OSINT Toolbox Talk: Investigating social media usernames, extracting Pastebin data, and extracting Telegram chats

OSINT Toolbox Talk

Investigating social media usernames, extracting Pastebin data, and extracting Telegram chats

Our first OSINT Toolbox Talk article for 2022 is now finally here after several weeks of tool testing by the OS2INT team! This latest article builds on the successes we have had since we established OS2INT in 2021, and we will continue to provide our readers with all the latest insight regarding new OSINT tools for the foreseeable future.

So, let’s get straight into it! The first tool we will discuss in this article will be ‘Marple’, yet another Python-based utility by the very talented developer known as ‘Soxoj‘, this tool is quite unique as it enables OSINT Analysts and Digital Investigators to conduct username-based searches across multiple search engines simultaneously. Next on our list is ‘Pasta’, which is a very lightweight and effective Python script that scrapes Pastebin without the need for an API then output raw pastes very neatly in a .txt file. Last, and by no means least, we discuss the outstanding capabilities of TeleParser, a very effective and fast utility that uses the Telegram API to extract chat data from channels and groups then output chats within a structured CSV or JSON file. But, we go even further by demonstrating how the data from TeleParser can be analysed through the awesome Chat Analytics capabilities of Paliscope YOSE.

This neatly leads us onto our big announcement that Joseph Jones will be presenting a series of webinars for Paliscope focusing on OSINT tools for scraping chat data and subsequent analysis. To signup for the webinars, go to: https://www.paliscope.com/2022/01/12/live-webinar-learn-how-to-collect-and-analyze-chat-data-from-open-sources-paliscope/ .

Identifying and extracting social media user links with Marple Identifying and extracting social media user links with Marple https://github.com/soxoj/marple

Undoubtedly, there is a large volume of username-based OSINT utilities; each of these tools has its own unique advantages and disadvantages. The majority of such tools will query websites and social media applications themselves, returning any relevant results – or at the very least, a probability of a positive match. However, there is an overall lack in the number of OSINT tools that will conduct username queries across multiple search engines simultaneously and provide Digital Investigators with results. Here, we will now introduce ‘Marple’, another lightweight Python utility developed by the very talented Github contributor ‘soxoj‘.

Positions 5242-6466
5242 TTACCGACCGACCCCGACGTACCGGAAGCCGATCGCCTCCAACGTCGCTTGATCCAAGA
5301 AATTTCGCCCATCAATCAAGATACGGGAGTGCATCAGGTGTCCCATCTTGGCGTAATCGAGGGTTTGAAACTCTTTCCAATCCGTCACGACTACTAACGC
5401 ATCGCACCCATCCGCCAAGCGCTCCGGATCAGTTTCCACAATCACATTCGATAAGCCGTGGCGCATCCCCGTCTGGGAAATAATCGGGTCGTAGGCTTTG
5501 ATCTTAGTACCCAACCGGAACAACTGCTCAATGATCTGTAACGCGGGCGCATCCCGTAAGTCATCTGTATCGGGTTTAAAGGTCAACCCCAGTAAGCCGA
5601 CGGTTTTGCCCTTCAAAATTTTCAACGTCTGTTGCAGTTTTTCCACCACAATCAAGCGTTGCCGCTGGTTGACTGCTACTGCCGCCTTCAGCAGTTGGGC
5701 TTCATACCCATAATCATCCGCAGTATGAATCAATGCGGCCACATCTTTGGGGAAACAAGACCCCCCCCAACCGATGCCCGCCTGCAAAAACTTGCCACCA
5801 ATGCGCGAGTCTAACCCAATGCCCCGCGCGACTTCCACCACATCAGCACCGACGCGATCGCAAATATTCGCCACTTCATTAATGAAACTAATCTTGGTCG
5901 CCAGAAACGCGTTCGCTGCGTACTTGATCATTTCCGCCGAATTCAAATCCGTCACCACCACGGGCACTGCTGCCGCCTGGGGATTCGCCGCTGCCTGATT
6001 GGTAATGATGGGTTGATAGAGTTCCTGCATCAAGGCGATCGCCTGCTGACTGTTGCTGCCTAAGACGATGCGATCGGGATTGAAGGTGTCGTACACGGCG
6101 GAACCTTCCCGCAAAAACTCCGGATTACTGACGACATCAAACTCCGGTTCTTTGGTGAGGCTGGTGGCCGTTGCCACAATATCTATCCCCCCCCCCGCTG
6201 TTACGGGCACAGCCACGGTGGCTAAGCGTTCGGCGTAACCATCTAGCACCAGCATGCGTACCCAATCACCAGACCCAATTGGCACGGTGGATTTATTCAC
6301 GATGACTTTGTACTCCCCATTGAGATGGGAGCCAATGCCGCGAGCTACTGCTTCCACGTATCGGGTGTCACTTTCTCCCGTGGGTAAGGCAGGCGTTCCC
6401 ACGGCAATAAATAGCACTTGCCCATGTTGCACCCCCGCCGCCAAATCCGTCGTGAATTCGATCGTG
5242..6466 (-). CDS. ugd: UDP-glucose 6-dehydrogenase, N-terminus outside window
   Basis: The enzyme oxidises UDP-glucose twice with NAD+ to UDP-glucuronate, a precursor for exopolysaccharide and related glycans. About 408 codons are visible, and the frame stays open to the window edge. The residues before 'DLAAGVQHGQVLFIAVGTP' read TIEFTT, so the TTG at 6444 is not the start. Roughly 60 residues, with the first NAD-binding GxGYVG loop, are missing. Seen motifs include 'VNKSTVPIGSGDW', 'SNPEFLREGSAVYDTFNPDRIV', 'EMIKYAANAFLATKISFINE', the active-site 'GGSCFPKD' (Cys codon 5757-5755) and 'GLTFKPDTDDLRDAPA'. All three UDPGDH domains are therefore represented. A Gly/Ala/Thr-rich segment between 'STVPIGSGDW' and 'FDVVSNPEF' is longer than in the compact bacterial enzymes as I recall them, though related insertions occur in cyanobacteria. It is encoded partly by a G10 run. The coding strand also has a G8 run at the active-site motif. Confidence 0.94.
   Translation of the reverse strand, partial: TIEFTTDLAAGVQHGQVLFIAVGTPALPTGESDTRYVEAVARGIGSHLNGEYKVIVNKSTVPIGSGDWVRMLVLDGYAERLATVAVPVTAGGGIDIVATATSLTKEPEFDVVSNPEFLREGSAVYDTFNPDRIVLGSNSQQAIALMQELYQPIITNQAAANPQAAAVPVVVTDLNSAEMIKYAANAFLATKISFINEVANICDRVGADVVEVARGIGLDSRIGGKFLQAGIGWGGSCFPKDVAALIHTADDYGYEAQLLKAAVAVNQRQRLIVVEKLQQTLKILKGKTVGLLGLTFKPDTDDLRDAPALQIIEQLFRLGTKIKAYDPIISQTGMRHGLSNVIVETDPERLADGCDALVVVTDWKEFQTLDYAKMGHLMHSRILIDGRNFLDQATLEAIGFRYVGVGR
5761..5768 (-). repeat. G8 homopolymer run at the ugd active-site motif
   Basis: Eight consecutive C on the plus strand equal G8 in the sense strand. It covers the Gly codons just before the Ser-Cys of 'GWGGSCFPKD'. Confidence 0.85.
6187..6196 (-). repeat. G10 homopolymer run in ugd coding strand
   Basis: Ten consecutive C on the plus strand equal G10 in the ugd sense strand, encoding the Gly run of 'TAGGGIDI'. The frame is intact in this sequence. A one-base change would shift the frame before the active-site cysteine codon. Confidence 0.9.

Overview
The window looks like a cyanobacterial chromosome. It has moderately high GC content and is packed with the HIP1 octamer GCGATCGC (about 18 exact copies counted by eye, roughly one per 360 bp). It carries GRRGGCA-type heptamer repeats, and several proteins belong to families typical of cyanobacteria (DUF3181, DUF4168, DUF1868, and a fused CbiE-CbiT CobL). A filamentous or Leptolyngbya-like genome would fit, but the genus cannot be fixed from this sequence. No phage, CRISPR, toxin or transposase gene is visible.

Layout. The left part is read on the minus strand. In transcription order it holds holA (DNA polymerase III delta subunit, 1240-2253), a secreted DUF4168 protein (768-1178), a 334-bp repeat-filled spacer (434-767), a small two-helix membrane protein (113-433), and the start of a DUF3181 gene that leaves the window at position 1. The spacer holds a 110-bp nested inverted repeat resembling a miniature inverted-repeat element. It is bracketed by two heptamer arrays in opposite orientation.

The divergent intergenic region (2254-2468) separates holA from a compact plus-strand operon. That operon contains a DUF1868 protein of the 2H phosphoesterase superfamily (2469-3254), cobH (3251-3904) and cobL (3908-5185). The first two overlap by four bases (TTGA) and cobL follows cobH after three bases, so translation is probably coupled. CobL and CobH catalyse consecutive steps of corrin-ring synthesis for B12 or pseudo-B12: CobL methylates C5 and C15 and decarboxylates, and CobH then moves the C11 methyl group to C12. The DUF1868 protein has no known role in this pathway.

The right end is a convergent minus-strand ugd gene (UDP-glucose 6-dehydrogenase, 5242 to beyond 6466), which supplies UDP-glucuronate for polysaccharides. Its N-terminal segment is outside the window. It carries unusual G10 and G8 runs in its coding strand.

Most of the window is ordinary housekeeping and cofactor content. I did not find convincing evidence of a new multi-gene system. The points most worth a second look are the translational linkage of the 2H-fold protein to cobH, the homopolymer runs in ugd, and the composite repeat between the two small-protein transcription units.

So, what is Marple and what does it do? In short, Marple will run several search instances for a username via a range of search engines and present results either within the command-line interface or through its own comma-separated value (CSV) output. The search engines that Marple will query include:

  • Google
  • DuckDuckGo
  • Yandex
  • AOL
  • Ask
  • Bing
  • Startpage
  • Yahoo
  • Mojeek
  • Dogpile
  • Torch
  • Qwant

With the exception of Yandex (which requires an API in order to conduct searches), the search engines will conduct their searches via a scraping method. What this means is that Marple will run searches on-behalf of the user in the background without the need for an API for each search engine. However, Yandex’s own configurations restrict automated searches, meaning that users will need to obtain a Yandex API before Marple can run search instances.

In terms of the overall functionality of Marple, it is very easy to install and deploy – its lightweight configuration makes it quite user-friendly. Also, the utility itself comes with a range of options that can be useful for Digital Investigators. For example, it has the capability for any searches to be passed through a proxy – providing Digital Investigators with the capability to conduct regional-based searches whilst also providing greater anonymity. The tool’s output can either be displayed within the command line interface or saved to a CSV file, the latter of which is really useful if Digital Investigators intend to analyse collected data through an analytics platform such as Paliscope YOSE. However, what impresses us the most is Marple’s capability to identify PDF documents associated with target usernames.

Overall, we ran several tests of Marple against several target usernames – the results of which were very accurate. In some instances, we were also able to identify PDF documents associated with the target usernames. So, our readers may ask why we would use Marple in our Digital Investigations; the answer to this question is that it will save time by conducting multiple searches simultaneously and present us with extracted information concerning usernames and associated documents. If we had to conduct this method of searching manually, we would estimate that it would take us within the region of one hour – with Marple, it takes several seconds!